Excess without shame

Thursday, December 06, 2018

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Dear Editor,

Reading the news these days sometimes take a lot of guts and stamina.

First, reports broke about the exorbitant cost of the 'Welcome to Montego Bay' sign, reportedly costing $17 million. Funded by the Tourism Product Development Company (TPDCo), the explanation given in a release is that the sign will be “an attraction of First World proportion... a tropical contemporary interpretation of a traditional resort along a bay”.

The press release was almost laughable, trying to imagine a First World sign in a Third World country, where public sector workers fight relentlessly for wage increases, where hospitals don't even have enough beds for patients, where poverty rates continue to rise. The old sign was simple and iconic; a beautiful sign damaged by a car accident. The sign could've been replaced at a fraction of the cost.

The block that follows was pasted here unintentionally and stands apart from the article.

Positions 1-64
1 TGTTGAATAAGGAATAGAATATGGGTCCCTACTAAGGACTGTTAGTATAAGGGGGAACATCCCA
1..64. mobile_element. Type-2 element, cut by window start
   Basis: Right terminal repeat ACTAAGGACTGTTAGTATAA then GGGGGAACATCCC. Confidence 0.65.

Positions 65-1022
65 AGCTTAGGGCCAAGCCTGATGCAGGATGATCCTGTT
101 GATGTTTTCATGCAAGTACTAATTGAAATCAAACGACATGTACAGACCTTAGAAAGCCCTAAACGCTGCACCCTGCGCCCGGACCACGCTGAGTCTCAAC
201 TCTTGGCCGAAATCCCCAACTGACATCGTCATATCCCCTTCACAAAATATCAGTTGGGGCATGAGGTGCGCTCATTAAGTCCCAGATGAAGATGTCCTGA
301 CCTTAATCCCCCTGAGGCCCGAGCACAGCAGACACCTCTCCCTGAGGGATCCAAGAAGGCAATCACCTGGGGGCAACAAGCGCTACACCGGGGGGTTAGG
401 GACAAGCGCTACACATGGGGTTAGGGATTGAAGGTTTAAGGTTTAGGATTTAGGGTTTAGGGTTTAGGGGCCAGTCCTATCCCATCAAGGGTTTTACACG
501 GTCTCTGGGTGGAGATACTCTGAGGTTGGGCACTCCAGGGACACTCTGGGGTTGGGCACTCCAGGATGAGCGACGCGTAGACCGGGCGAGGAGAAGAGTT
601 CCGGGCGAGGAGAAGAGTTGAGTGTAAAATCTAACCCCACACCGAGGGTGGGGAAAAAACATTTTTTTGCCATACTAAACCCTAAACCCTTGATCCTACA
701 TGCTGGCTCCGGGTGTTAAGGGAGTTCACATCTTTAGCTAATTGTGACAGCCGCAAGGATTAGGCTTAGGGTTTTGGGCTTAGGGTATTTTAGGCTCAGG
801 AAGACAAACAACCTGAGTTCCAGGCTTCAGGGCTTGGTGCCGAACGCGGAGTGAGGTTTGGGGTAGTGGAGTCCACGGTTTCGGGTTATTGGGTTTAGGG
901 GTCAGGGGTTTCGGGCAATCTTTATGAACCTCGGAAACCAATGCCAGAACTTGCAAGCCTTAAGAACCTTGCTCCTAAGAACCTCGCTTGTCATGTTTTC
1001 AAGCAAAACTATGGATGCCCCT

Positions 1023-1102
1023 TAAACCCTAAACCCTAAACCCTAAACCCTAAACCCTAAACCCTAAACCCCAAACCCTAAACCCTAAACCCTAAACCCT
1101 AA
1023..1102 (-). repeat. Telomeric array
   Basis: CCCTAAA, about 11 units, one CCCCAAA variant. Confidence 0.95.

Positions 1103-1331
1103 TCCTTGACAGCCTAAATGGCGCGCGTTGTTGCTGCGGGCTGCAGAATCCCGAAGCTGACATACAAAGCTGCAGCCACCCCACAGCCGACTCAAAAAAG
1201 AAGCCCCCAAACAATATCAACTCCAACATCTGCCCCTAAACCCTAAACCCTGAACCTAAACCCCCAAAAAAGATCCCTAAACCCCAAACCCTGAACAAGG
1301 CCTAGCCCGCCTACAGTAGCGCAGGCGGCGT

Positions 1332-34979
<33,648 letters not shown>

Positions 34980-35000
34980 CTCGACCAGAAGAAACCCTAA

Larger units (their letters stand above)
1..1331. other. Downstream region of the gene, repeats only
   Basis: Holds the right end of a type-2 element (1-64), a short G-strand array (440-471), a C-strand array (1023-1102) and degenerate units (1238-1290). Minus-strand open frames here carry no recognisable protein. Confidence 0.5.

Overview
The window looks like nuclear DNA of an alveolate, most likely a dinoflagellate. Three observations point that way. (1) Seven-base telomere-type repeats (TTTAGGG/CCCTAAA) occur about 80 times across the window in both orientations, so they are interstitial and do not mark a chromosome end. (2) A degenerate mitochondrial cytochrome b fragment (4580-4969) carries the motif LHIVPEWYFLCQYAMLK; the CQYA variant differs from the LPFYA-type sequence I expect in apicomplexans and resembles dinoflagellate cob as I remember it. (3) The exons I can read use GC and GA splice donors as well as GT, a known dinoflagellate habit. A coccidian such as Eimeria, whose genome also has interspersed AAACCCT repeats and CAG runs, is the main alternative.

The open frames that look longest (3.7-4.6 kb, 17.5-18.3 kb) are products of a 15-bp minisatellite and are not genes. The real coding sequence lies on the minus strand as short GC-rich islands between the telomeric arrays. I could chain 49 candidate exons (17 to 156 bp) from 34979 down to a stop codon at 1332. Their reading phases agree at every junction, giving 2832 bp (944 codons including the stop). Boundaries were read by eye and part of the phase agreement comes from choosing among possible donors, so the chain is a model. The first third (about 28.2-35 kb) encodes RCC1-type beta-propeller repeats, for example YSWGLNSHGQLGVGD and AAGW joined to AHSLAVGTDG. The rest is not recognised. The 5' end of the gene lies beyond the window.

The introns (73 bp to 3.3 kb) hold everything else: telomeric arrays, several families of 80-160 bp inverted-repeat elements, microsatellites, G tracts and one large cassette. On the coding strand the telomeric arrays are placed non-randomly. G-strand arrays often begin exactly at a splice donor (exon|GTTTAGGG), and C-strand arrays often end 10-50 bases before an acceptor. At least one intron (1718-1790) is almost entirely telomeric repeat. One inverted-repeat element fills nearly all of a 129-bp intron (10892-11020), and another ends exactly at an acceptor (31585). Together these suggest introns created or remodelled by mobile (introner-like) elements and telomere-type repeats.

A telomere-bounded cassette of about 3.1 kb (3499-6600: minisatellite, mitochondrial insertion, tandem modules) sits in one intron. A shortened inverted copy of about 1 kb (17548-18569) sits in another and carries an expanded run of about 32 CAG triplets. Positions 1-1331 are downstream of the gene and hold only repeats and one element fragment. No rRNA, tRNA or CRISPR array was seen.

Just recently the Auditor General's Department (AGD) released findings of costs incurred to host two surprise parties for former Minister of Energy Andrew Wheatley and former chair of Petrojam Perceval Bahado-Singh. The approved price tag surpassed US$21,747 for lavish parties held just three months apart and shows the disdain that some have for those who put them in office. The AGD deemed the parties to be personal and private and having nothing to do with Petrojam's operations. There were findings about two contracts valued close to $40 million for anniversary celebrations which breached procurement guidelines.

I don't know if any of this relates to the prosperity promised by the current Government. This is not only madness, it is insulting to the psyche of Jamaicans; it may even be criminal. Elected and appointed officials are not given a free pass to do as they please. These positions come with full accountability and responsibility and they should be reminded of this. They wouldn't do it if they didn't think they could get away with it.

We must punish and shame those who overstep their authority and boundaries without any concern for the taxpayers who end up footing the bill with the country's limited resources. Those who approved the lavish cake should be forced to pay for the treat. End of story!

P Chin


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